During a British Academy lecture in 2011, David Crystal mentioned that language was rarely the object of a work of art. Well, here is a work of art created by Donna Piët for an exhibition called “Een Poging tot Nieuwe Vriendelijkheid” (“An attempt at new kindness”), which was held in the art gallery of the Free Academy, Gemak, in The Hague in The Netherlands earlier in December. And it is about language. What is more, it deals with what we consider to be a usage problem in the Bridging the Unbridgeable project.
The painting (apologies for the quality: I had to rely on my mobile phone to take a picture of it) illustrates Donna’s fascination with the Oxford Comma: “Give me Oxford any time”, it reads.
Personally, I don’t like the Oxford Comma (sorry, Donna!), but because Oxford University Press insists on it, my book The Bishop’s Grammar is filled with them. They are not mine! The reason I don’t like the Oxford Comma is that as a student, I was taught that in a coordination like “A and B and C”, the first and can be substituted by a comma: “A, B and C”. So if a comma is insisted upon before and, as the OUP style sheet does, the sentence would read: “A and B and and C”, which doesn’t make sense to me. But Donna, tell us, why do you like the Oxford Comma so much that you used it for a work of art?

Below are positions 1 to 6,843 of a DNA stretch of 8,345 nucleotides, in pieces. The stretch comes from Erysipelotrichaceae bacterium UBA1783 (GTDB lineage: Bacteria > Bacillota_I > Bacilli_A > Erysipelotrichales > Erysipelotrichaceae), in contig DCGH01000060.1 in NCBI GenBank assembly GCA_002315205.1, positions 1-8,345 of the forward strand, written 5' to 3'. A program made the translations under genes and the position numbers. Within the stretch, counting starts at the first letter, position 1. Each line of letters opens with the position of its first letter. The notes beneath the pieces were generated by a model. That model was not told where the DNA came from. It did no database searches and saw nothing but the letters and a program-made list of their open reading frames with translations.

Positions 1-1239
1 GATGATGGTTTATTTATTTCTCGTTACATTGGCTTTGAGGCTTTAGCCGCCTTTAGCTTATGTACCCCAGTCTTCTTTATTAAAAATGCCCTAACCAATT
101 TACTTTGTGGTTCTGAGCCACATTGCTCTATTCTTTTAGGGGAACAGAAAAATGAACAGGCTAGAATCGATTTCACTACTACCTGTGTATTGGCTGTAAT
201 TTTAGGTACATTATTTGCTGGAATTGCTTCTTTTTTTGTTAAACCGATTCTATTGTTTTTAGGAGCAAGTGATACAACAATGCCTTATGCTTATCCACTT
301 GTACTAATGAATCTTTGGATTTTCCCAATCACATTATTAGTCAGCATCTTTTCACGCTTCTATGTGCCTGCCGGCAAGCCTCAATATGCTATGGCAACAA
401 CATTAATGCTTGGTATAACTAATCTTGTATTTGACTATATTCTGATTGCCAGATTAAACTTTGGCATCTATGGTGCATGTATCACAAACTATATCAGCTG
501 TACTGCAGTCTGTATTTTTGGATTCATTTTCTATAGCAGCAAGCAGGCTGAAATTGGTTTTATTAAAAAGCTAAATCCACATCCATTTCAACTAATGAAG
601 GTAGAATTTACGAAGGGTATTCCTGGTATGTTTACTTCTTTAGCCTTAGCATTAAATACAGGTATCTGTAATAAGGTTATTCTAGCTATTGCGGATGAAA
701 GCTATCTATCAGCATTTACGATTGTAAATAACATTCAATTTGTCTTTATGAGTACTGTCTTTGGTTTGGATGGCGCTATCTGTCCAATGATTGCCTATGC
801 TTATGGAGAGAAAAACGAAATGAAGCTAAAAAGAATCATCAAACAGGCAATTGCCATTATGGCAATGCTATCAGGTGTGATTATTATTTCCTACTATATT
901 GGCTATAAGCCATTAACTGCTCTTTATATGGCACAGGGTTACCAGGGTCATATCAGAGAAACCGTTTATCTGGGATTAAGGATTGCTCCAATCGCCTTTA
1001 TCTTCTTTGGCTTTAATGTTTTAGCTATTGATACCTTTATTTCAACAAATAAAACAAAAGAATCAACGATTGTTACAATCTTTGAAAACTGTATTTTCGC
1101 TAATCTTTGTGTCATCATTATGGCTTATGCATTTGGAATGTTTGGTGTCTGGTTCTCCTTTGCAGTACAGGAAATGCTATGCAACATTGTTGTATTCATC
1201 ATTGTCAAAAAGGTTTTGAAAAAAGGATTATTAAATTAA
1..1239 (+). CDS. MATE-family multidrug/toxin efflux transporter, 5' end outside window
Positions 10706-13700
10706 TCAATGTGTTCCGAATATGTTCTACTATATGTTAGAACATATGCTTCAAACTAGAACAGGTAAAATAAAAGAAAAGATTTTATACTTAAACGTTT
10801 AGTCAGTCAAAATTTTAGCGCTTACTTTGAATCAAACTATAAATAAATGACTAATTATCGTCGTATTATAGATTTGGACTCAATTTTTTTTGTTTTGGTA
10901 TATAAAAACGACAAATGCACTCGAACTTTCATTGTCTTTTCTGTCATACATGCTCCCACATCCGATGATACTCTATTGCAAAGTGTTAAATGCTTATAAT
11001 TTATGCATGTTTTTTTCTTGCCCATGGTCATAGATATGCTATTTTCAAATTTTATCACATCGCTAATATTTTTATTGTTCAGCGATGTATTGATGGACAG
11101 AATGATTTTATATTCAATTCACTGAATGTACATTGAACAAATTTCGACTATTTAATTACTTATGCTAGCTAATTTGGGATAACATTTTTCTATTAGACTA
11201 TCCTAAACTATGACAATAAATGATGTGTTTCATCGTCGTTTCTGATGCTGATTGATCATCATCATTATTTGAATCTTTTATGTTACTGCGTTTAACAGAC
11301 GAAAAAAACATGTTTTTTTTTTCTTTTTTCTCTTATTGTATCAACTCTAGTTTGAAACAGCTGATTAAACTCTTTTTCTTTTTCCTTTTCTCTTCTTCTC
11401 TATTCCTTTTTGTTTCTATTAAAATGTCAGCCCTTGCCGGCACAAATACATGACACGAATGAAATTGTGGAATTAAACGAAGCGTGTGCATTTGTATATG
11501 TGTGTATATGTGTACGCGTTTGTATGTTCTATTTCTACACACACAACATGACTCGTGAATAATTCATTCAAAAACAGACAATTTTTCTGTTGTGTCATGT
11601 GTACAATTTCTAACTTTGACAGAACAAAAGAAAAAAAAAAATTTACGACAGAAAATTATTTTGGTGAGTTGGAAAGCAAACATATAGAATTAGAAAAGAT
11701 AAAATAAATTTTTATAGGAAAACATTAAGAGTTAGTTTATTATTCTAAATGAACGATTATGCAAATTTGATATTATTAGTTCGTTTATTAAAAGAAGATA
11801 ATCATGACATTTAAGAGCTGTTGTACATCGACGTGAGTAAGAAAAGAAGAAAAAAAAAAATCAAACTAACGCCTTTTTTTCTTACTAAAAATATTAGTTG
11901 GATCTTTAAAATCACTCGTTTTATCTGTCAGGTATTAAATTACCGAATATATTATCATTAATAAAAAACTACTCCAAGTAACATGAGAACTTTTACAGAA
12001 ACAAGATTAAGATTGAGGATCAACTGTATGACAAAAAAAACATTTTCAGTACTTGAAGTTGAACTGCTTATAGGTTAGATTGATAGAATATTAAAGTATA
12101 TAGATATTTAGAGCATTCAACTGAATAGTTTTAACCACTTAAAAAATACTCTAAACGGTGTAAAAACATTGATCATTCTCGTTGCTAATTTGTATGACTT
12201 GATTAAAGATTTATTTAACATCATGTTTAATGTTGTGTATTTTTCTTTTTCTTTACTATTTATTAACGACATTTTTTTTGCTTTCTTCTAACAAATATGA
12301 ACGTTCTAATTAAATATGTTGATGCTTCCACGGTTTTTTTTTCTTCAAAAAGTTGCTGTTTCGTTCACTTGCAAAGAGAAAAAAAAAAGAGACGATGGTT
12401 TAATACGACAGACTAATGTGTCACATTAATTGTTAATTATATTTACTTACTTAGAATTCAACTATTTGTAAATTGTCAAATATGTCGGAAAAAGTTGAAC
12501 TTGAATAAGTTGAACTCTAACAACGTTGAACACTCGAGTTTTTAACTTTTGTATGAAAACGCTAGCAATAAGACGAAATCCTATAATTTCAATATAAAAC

Eighteen months ago, there was a brief twitterstorm, created by the rumour that the Oxford Comma would be abolished. Nothing could be further from the truth it turns out. Yahoo News reports about it, and cites Lynne Truss, author of Eats, Shoots & Leaves (2003) (no Oxford Comma there!), saying “that there are strong opinions on both sides”, and advising: “I’ll just say this: never get between these people when drink has been taken”!
(And thanks to Colin Jones, former visiting fellow at Clare Hall, Cambridge, for telling me about the twitterstorm.)